Cover image for Blue Monday : Fats Domino and the lost dawn of rock 'n' roll
Title:
Blue Monday : Fats Domino and the lost dawn of rock 'n' roll
ISBN:
9780306814914
Edition:
1st Da Capo Press ed.
Publication Information:
Cambridge, MA : Da Capo Press, 2006.
Physical Description:
xix, 364 p., [32] p. of plates : ill., map ; 24 cm.
Contents:
"A different drummer" -- "Swanee river boogie" -- "Hideaway blues" -- "The fat man" -- "Goin' home tomorrow" -- "Going to the river" -- "Ain't that a shame" -- "My blue heaven" -- "Blue Monday" -- "I'm walkin'" -- "The big beat" -- "Be my guest" -- "Waling to New Orleans" -- "Let the four winds blow" -- "Red sails in the sunset" -- "One for the highway" -- "New Orleans ain't the same" -- "Whiskey heaven" -- "Love you 'til the day I die".
Personal Subject:
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Summary

Summary

Rock 'n' roll defined the last half of the twentieth century, and while many think of Elvis Presley as the genre's driving force, the truth is that Fats Domino, whose records have sold more than 100 million copies, was the first to put it on the map with such hits as Ain't That a Shame" and "Blueberry Hill." In Blue Monday , acclaimed R&B scholar Rick Coleman draws on a multitude of new interviews with Fats Domino and many other early musical legends (among them Lloyd Price, the Clovers, Charles Brown, and members of Buddy Holly's group, the Crickets) to create a definitive biography of not just an extraordinary man but also a unique time and place: New Orleans at the birth of rock 'n' roll. Coleman's groundbreaking research makes for an immense cultural biography, the first to thoroughly explore the black roots of rock 'n' roll and its impact on civil rights inAmerica. A true music lovers' biography, Blue Monday , includes new revelations about the politics behind the music labels of the 1930s and 1940s, and provides a searing indictment of the great white myths of rock 'n' roll. Coleman also brings the African-American culture of New Orleans to life, and his narrative is passionate, compassionate, and authoritative. Blue Monday is the first biography to convey the full scope of Fats Domino's impact on the popular music of the twentieth century. "


Author Notes

Rick Coleman 's work has appeared in Offbeat , Goldmine , Billboard , and Rolling Stone , and in liner notes for the likes of Fats Domino and Little Richard. He lives outside New Orleans.


Reviews 5

Publisher's Weekly Review

"When people get started dancing and having a good time, they don't care what color you are," reflected Herbert Hardesty, one of Antoine "Fats" Domino's band members, on the ability of Domino's music to break through the color barrier in postwar America. It is a recurring theme in Coleman's biography, as are, not surprisingly, segregation and mainstream society's reception to rock 'n' roll, particularly songs by African Americans. Based on interviews and years of research, Coleman's book is well-written and full of lively details about life on the road, recording sessions and how things worked in Domino's inner circle. After making quick work of Domino's grandparents and childhood, Coleman begins a chronological journey through Domino's life, peppering his narrative with important events in music and the civil rights movement. Although Coleman touches lightly on some of Domino's irresponsible behavior-his drinking, womanizing and ambivalence to curtain times set the mold by which later rock stars would be cast-the book borders on hagiography. Also, Coleman's suggestions that the earliest African-American performers of rock 'n' roll are largely forgotten and that there still persists a myth that it all began with Elvis are outmoded at best. However, Coleman's book succeeds as a warm tribute to an American music icon. (May) Copyright 2006 Reed Business Information.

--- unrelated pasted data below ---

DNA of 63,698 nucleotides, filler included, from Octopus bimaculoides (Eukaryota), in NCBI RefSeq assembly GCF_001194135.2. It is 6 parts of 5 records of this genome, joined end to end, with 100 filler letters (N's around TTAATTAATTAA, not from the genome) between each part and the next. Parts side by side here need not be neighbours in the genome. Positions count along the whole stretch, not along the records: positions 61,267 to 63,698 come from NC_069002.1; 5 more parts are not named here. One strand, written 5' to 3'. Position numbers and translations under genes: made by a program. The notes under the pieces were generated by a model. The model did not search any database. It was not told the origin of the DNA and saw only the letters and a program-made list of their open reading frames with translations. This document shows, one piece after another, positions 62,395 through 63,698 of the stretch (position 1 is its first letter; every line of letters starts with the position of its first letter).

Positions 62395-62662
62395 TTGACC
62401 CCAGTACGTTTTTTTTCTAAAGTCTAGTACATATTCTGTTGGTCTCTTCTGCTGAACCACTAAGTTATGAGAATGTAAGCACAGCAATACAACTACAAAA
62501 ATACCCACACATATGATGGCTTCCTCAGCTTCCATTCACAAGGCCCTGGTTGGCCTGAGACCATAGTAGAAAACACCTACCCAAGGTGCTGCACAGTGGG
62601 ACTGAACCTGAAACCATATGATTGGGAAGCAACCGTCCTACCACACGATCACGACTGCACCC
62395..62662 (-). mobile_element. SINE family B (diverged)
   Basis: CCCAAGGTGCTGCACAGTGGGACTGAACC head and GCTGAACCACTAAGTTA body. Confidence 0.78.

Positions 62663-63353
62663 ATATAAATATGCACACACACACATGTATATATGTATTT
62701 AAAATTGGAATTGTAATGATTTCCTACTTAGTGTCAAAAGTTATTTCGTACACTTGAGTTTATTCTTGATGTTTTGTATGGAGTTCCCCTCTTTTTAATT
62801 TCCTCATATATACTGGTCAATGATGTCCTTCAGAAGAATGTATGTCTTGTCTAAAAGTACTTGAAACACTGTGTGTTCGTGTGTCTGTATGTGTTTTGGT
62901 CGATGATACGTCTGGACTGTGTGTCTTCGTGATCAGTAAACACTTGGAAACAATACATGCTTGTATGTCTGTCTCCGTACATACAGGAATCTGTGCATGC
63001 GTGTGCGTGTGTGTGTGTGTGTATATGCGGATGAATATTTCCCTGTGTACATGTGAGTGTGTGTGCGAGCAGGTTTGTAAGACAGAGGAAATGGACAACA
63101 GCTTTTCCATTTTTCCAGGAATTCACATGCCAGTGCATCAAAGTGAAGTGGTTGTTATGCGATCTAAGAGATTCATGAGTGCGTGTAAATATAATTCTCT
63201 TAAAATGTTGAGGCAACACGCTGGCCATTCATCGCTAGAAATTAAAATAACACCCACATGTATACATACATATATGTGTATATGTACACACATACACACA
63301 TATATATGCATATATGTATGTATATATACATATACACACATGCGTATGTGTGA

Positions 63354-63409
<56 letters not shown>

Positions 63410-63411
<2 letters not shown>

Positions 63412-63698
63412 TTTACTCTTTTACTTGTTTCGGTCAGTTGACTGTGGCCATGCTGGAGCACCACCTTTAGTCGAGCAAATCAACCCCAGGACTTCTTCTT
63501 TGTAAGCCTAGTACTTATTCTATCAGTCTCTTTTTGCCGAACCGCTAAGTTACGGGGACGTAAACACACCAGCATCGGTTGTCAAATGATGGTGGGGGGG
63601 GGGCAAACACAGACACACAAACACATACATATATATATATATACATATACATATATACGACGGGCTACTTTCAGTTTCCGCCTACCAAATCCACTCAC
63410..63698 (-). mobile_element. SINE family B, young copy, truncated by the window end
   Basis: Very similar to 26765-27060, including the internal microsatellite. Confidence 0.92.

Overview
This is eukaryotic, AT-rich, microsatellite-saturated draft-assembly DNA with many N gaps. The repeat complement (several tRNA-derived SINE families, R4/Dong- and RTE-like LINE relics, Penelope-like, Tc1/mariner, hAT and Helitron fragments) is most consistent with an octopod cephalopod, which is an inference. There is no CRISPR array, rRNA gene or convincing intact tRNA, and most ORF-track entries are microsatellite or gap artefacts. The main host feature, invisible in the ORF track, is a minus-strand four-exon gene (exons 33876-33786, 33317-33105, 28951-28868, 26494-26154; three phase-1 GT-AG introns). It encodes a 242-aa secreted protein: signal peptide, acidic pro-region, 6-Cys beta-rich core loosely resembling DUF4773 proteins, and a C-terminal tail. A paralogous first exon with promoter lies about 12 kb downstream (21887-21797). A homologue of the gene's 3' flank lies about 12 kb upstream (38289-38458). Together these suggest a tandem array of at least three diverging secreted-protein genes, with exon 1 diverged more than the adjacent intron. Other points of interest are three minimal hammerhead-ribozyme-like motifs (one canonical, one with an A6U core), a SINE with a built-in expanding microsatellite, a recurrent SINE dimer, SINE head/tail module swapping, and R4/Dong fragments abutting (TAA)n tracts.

Booklist Review

Coleman launches the first book-length biography of a New Orleans legend by contending that Fats Domino's 1949 thunderous rocker, The Fat Man, has a more legitimate claim than Elvis Presley's That's All Right to being the first rock 'n' roll song. He argues that Domino's seminal role in rock history is underappreciated, and it's genuinely easy to agree with him. Coleman intertwines Domino's biography and the story of an American society changing in the 1940s and 1950s so that race and pop music often merged. Domino became a reliable hit maker on the mainstream charts and a smiling TV presence, which was then still odd for an African American. Fats' indomitable spirit pervades the book, even in discussions of his gambling problems, inspiriting the story of an excellent musician who provided a link between such older Crescent City R&B giants as Professor Longhair and young rockers like Ernie K-Doe. Fats Domino's story is central to rock history, making this a must for the pop music shelves. --Mike Tribby Copyright 2006 Booklist